The Vinyl Museum was located at 355 Yonge Street, from roughly 1985-1990. In the “Night Rides” video posted on the main entry, you can see if nestled right next to A&A and Sam The Record Man. Peter Dunn first started his business with a location in Kensington Market, in 1978, which was home to his beloved cat, whom is depicted in cartoon form on the button and logo above. Thought finding concrete information on this used record store has been challenging, the shop is remembered in accounts from record store patrons of the time, found through web searches.
Blog “thealiengirlplanet“, fondly remembers the gem that The Vinyl Museum was.
“So once again I find myself turning to the past glories of this fair city and reflecting on the marvel that was Peter Dunn’s Vinyl Museum. There has probably never been a store more aptly named. With three locations (all now long gone) this warehouse of delights had to be one of the queerest items ever in Toronto. Packed from end to end with every manner of record and music related bric-a-brac, the store also had a very blatant mission which showed itself on every dust jacket, vinyl sleeve and all too often right on the cover. JESUS! Obviously run by a man of born again interests it was like he realized that this kooky rock and roll business that the kids were listening to was the way to get them back into the church.”
“On any given day you could wander in to the Yonge st or Bloor st stores (and most likely the one in Etobicoke) and find the oddest items, rarities priced like deletes, total pop junk and every so often a strange score like a box of Rolling Stone magazines dating back to 1966 !!! All at super cheap prices. Deleted Funkadelic records still sealed in the days when nobody actually wanted this stuff, every Stevie Nicks record ever released, of course, Jonathan Richman, strange old rock operas from the early seventies, Christian rock… you name it.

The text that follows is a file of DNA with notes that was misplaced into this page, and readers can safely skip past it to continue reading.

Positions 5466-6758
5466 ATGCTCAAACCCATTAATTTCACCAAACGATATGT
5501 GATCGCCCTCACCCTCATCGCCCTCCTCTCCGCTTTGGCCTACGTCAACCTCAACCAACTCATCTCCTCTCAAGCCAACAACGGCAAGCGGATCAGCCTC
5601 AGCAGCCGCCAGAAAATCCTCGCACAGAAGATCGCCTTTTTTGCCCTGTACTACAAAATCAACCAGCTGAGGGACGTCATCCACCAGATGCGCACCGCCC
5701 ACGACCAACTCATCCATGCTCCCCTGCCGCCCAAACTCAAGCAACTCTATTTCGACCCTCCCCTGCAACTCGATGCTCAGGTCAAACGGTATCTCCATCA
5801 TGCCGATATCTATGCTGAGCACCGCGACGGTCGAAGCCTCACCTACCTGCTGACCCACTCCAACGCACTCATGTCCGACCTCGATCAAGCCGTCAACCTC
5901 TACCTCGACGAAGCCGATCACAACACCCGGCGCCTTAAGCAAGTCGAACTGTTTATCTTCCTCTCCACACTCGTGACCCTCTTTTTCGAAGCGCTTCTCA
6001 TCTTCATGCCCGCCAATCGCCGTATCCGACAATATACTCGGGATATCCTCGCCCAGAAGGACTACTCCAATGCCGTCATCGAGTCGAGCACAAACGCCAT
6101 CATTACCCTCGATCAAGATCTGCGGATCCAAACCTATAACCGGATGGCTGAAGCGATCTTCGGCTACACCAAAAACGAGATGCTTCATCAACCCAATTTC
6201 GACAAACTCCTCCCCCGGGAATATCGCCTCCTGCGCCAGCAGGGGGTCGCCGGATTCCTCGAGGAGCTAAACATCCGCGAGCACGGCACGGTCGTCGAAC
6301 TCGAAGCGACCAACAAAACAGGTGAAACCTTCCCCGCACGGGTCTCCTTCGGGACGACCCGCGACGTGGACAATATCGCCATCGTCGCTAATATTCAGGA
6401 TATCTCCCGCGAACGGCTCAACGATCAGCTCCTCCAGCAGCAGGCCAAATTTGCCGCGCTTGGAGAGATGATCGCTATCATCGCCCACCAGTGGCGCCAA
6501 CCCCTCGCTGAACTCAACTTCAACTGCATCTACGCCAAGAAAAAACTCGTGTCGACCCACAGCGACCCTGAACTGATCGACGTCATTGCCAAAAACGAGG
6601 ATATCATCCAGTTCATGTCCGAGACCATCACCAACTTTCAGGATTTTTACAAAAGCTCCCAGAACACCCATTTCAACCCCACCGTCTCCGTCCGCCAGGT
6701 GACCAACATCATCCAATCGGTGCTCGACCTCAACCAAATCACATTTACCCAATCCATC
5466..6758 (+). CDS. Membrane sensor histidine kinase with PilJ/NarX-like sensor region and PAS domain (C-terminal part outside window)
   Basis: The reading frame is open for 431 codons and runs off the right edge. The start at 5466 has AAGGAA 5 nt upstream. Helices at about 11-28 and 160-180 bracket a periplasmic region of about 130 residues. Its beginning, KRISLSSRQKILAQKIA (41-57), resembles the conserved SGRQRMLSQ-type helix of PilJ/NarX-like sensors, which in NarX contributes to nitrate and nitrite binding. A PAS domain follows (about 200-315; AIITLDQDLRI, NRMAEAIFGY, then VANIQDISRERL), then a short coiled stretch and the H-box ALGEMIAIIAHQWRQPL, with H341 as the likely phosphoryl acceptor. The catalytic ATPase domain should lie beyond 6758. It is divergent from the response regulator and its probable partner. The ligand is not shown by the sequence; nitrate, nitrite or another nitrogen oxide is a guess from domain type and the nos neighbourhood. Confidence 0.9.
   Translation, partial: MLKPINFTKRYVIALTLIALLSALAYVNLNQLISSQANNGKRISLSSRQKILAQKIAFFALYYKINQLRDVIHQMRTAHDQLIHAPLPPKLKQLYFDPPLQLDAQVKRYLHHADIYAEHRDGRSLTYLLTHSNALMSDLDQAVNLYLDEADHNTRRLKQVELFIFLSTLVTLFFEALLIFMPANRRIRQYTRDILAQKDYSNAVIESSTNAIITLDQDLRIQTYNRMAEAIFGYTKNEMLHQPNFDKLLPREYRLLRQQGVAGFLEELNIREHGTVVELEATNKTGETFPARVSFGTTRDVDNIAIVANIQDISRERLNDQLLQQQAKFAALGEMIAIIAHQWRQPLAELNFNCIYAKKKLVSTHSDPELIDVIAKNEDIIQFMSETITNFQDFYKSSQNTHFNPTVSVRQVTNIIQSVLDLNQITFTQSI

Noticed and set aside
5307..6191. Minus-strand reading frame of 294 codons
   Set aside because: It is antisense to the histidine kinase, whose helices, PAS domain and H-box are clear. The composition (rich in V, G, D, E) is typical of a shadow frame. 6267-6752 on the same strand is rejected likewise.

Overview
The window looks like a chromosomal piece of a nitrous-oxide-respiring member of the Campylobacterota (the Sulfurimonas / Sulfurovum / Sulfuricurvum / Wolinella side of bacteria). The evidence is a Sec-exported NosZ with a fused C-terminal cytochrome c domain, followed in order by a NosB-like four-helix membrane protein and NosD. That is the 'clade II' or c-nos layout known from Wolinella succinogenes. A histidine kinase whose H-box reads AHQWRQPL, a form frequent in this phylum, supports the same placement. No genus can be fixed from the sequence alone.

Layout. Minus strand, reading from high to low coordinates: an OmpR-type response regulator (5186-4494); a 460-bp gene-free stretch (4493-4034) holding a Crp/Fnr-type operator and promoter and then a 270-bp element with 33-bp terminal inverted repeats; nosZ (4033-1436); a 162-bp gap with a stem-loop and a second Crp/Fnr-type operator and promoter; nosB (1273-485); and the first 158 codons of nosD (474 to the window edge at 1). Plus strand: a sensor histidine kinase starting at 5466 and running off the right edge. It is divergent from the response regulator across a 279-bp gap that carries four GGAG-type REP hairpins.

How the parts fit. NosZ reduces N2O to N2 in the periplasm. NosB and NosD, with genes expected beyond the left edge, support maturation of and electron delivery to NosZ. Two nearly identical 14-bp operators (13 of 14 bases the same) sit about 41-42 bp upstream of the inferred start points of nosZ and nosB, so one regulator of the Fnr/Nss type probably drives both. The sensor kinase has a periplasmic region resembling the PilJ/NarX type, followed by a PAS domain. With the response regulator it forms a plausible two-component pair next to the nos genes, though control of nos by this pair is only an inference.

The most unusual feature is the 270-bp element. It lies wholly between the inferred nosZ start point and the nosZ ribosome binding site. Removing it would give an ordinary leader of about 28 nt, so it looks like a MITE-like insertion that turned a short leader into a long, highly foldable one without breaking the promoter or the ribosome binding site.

I was reminded of how much of a void there really is after I went record shopping. Having spent several years on the east end of town I had the luxury of several good record stores with prices that didn’t always reflect the true worth of the music but all too often you get skinned. Mr Dunn seemingly had no interest in that sort of business. What really drove this home was my first visit to Sonic Boom which could be said to be the only replacement for the Vinyl Museum in some ways although the primary booty here is the CD and not the record but they have recently started in on the used vinyl. The point is – it is an example of a huge store that could be full of the same sort of delights but is mostly empty.”
Peter Dunn’s Vinyl Museum is fondly remembered as an alternative to your ordinary record shop. It was unique in not only content, but mission. As aliengirl says, Mr. Dunn seemingly had no interest in that sort of business. He provided music that was alternative from the top 40’s found in a typical music store, and his customers loved him for this. One could find their own unique identity through alternative selections and alternative economics through buying good, used, and off the wall vinyl. To this day, any of his records floating around with bible verses taped to the front, will act as “texts” to preserve his legacy. Though the publics they will encounter may not know exactly the story behind their odd vinyl, they will know that it is something special and different. Though we haven’t gotten our hands on any, vinyl from his shop, or perhaps buttons like pictured above, are the physical evidence left behind once the shop moved out, and the lot was paved down for the new SLC at Ryerson.
Check out this interesting feature from Ryersonian TV about collecting and consuming vinyl.